Partition lawsuits allow co-owners of property to split up. Partition is the real estate litigation equivalent of divorce for people who own real property together. The law does not force individuals to remain as co-owners in the event that one of the owners wants to split up. The partition process in California is governed by Code of Civil Procedure section 872.010 et seq.
How Can Real Property Be Partitioned?
In other words what will the final result of a partition action be? The court can do three possible things in a partition lawsuit. The first is to physically divide the property. If the partition action is between owners of a large plot of land, the court can give each party a portion of the land and let them do what they please with their portion. The second option is to sell the property and divvy up the proceeds. The second option is the most common in an urban setting since a home or building cannot usually be divided up among the owners. The third option is partition by appraisal. California law has a presumption in favor of dividing the property if possible because the law presumes that people intended to own property and it wants to respect that wish. Again, at least in a city like Los Angeles, the partition lawsuit involves a single plot of land with a property on it that cannot be divided and therefore option two is the most common form of partition.
Does A Partition Lawsuit Make Sense?
As you can see, every possible outcome of a partition lawsuit is something that the parties could agree upon themselves without going through partition litigation. In a perfect world co-owners would be able to agree to either buy and sell to each other or sell the property to a third party and divide the proceeds. The parties could accomplish this much more quickly through agreement and they would save a tremendous amount of money on attorneys fees and court costs. But we do not live in a perfect world. Partition lawsuits often arise because of emotional issues between the parties–anger, betrayal, lack of communication and other non-legal impediments. We handle a lot of family partition lawsuits where the co-owners are siblings or other family members. Their issues are not so much legal issues but rather anger issues over other parts of their personal lives (“my brother is always trying to boss me around”, “my sister was always the favorite child”, “my parents really wanted me to have the property”).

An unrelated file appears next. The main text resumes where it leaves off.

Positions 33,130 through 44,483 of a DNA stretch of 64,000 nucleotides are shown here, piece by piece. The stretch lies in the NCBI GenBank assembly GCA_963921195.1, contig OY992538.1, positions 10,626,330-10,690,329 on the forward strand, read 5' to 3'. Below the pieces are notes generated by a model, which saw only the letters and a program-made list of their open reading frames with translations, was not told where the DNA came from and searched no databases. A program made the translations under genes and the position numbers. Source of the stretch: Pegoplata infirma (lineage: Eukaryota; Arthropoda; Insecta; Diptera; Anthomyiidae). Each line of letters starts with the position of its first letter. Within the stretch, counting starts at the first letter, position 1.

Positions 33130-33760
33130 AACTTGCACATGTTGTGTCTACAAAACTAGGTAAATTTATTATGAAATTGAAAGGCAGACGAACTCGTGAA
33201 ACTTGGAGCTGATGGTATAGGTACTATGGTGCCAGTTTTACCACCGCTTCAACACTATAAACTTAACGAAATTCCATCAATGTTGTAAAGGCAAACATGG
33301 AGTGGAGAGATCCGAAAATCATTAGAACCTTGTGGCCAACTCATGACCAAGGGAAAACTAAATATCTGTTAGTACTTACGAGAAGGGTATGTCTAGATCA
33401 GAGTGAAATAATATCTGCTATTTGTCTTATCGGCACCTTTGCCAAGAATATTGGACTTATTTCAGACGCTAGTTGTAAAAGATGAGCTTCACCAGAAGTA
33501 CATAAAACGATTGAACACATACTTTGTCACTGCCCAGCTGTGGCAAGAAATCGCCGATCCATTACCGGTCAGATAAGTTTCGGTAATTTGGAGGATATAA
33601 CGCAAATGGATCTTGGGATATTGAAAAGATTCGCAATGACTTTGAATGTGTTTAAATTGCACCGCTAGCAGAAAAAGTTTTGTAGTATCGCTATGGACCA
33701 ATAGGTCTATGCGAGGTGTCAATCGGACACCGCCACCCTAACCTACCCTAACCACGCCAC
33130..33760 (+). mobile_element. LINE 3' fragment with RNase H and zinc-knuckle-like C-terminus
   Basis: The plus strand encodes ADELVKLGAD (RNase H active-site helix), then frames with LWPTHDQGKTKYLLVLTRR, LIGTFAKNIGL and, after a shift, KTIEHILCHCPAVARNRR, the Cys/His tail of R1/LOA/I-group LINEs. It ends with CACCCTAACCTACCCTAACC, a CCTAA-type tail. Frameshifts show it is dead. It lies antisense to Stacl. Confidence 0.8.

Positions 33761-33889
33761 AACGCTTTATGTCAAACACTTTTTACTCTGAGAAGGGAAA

The thing to remember is that every co-owner is entitled to partition. The court will not look into whether your parents loved you more or whether your brother is bossy. If there are co-owners and one of the co-owners wants out, partition will occur. Another idea to keep in mind is that the court has only limited remedies in a partition lawsuit. It may divide the property or force a sale. The court will not award pride, wreak vengeance or even force an apology. A forced sale will not make the other co-owner a better person. Therefore, the personal issues between the parties will have to be dealt with in a different forum at a different time.
What To Do When You Are Sued For Partition.
An experienced real estate litigation attorney will recommend an early mediation. Mediation is a voluntary settlement process where the parties use a third party neutral mediator to try to reach an agreement. Los Angeles has numerous mediators and mediation providers. Theoretically, settlement of a partition lawsuit should be easy. If the parties both wish to sell, the parties should hire a broker to sell the property for the best price and then divide the money according to each co-owner’s ownership interest and any accounting issues. If one party wishes to buy the other co-owner out, the parties can hire a neutral appraiser to determine the fair market value of the property and the purchasing owner can pay the selling owner.
Sadly most partition litigation does not settle so easily. One or both of the owners needs to go through the litigation process for awhile before coming to his or her senses. Eventually the cost and anxiety caused by the litigation leads to settlement (and most partition lawsuits do settle eventually). However, most owners who have been involved in real estate litigation and have paid attorneys’ fees and costs would probably look back and wish they had settled earlier.
Real estate litigation attorney Laine T. Wagenseller specializes in real estate and partnership litigation in Los Angeles. Attorney Wagenseller founded Wagenseller Law Firm and the firm’s goal is to be the preeminent boutique real estate litigation law firm in Los Angeles. For more articles on partition lawsuits and other real estate litigation topics, please visit www.wagensellerlaw.com.